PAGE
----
Op-Ed in Seattle PI

"Putting Trust Back in Seattle Schools" is the title of an op-ed in the PI this morning by Betty Hoagland (former Seattle Council PTSA president and now president of Schools First) and Lisa MacFarlane (longtime public education activist). Schools First did a survey, in late 2006 (anybody participate?) about Seattle schools asking parents and voters.

There are various piecharts for five questions (it is unclear if only 5 were asked but I don't see a link to the survey so probably). One thing that is interesting is that no matter what the district or Board say, people still think we have financial problems. (78% of all voters have a negative belief and 86% of parents have a negative belief.) But the piechart says "budgeting and handling of finances" so I'm not sure if that means people believe we are solvent (the district says we are in the black) or if people agree with how things are being done to manage finances (i.e. school closures will save money).

I'm surprised by the results for "listening to the community" with voters at 59% positive and parents at 62% positive. With all the calls for more community engagement I wouldn't have thought this would be the vote.

And, we approve of our teachers with voters by 71% and parents by a whopping 90%. Again, not quite what I would have expected but it certainly signals unhappiness at the management level and not the school level.

They also clear up some confusion in my mind about the upcoming Board elections. I had been confused by the early date to run for Board (I clearly remember a July deadline but it's early June this year). This from the op-ed:

"For the first time, we will vote in a summer primary, on Aug. 21. Voters should mark their summer calendars and be sure to request absentee ballots if they are going to be on vacation. It is too important to skip this school assignment."

Well, that changes things. I really didn't know the primary was in August. If you are running for school board that really makes for a different strategy. Right in the depths of summer, there's the primary? I wonder how that happened. I'll try to write a separate piece about what I've seen about how school board elections are different from most other ones (maybe Charlie can chime in as well as he ran for the Board) but basically, you need every single vote for the Board. I know that sounds oblivious but the point is that when you look at election results for an election that includes the Board, you see that Board candidates generally get far fewer votes than other candidates. Meaning, you might see 100,000 people cast ballots for Mayor and out of that voting pool only 50,000 cast ballots for the Board. (My theory is that it's like the judicial and port races; people just don't know those people and are wary of casting a vote.)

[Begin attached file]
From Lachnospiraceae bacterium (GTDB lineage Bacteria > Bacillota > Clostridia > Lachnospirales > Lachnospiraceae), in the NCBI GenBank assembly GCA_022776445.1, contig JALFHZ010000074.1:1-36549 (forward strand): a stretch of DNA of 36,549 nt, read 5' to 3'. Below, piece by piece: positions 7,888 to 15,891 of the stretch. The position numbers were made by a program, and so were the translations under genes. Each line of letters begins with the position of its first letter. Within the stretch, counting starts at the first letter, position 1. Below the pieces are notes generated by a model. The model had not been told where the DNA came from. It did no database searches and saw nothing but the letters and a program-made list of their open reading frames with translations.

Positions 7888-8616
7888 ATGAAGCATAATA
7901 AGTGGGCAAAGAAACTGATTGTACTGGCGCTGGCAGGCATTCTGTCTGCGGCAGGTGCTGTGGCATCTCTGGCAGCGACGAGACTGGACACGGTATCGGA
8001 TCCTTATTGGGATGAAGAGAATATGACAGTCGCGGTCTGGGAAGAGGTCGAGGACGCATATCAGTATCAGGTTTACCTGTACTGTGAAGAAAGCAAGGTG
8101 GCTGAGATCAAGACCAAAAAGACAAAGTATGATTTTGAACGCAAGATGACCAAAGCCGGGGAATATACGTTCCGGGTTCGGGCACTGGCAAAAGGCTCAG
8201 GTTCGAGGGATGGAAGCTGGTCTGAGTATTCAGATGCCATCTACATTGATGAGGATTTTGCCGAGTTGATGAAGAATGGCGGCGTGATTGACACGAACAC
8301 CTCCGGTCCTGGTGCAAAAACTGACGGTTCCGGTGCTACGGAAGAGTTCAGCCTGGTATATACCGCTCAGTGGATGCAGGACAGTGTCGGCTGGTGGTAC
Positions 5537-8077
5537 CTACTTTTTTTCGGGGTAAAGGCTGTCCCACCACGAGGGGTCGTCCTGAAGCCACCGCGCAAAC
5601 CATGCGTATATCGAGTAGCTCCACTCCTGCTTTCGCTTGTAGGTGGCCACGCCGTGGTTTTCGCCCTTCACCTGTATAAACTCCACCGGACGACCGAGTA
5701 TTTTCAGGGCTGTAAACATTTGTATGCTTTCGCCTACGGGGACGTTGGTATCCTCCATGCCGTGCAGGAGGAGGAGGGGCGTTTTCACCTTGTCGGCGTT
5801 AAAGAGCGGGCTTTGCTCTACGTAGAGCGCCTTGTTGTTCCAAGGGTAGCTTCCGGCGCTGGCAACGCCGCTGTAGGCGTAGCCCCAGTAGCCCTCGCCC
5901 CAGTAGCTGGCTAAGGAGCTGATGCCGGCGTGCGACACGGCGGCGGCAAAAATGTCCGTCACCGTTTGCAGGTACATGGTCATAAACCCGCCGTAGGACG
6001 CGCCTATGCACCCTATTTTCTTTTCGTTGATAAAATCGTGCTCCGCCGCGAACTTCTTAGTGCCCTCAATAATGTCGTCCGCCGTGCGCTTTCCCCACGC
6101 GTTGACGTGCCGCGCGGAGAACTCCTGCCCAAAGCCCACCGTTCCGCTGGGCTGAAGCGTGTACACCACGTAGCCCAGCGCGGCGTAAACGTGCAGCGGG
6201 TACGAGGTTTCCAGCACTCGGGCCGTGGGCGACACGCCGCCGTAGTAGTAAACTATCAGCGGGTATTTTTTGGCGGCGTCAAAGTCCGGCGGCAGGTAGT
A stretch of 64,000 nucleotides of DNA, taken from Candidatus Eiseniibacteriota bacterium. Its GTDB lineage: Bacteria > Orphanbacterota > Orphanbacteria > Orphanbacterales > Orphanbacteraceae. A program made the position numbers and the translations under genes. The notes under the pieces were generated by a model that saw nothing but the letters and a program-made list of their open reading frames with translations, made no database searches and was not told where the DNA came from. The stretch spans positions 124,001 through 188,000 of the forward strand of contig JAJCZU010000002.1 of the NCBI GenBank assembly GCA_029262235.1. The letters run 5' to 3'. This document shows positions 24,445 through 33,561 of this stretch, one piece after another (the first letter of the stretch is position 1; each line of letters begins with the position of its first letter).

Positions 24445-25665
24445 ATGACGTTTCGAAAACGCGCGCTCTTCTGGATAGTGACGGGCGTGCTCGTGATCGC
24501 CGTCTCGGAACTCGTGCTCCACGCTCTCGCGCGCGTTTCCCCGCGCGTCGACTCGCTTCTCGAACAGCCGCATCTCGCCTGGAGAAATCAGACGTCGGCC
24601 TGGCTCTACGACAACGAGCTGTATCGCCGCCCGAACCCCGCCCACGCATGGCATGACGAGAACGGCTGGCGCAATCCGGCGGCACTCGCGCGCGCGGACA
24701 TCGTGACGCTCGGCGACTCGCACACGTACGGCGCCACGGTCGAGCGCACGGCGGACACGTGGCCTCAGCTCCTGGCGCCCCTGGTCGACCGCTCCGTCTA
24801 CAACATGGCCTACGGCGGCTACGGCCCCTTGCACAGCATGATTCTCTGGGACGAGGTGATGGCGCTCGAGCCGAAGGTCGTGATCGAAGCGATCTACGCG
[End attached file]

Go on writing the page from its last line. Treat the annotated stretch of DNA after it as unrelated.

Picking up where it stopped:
So in the primary in the dead of summer, I would think even fewer people would vote, making it really important to have a solid base to propel you to the general. Of course, so far, there's only one race that has 3 people and that's Darlene Flynn's district with Lisa Stubing and Sherry Carr running. If there's only 2 people in each race, then they'll just go onto the general.

One other thing about the upcoming vote in November. The ballot will contain the Simple Majority vote for levies. I was listening to a KUOW program that had the heads of the state Republican and Democratic parties. The Republican made it clear that they will campaign against Simple Majority because it makes it too easy to raise property taxes. When pressed about the value to education to having a simple majority for levies, the Republican shrugged it off and said a good district shouldn't have a problem passing a levy if what they are asking for is fair. I bring this up not to put down Republicans but to point out that there will be a clear and organized opposition to Simple Majority in the fall.


Charlie Mas said…
The Legislature moved the primary to August to make the Washington State presidential primary more meaningful. Of course, the Washington state presidential primary is almost meaningless anyway because that's not how the two major parties choose their delegates to the convention.

I know, weird.

I still don't know why the state pays for these elections. Do the political parties kick in some money for them? The Supreme Court has ruled that they are private entities, so they shouldn't get publicly sponsored elections. That constitutes a state gift to them.

I would think that anyone who wants to run an initiative for the ballot that would require the political parties to fully reimburse the state for the cost of the primary elections would find that cause to be a slam dunk.

More to the point, the filing fee for an election is a percentage of the salary paid for the position. Since School Board doesn't pay (there is a small stipend, but no salary), candidate filing is free.

In the primary, voters can only vote for the candidates for their District. I live in District VII, southeast Seattle, so I won't be voting in a school board primary this year. School Board is a non-partisan position, so the top two vote-getters in each District move on to the general election. In the general election, each voter in the city can vote for a candidate in each of the Board Districts. So in the general election I will vote for one of two candidates in Districts I, II, III, and VI.
Spoke with Betty Hoagland. The survey was done in-house for Schools First so the questions aren't available to the general public.

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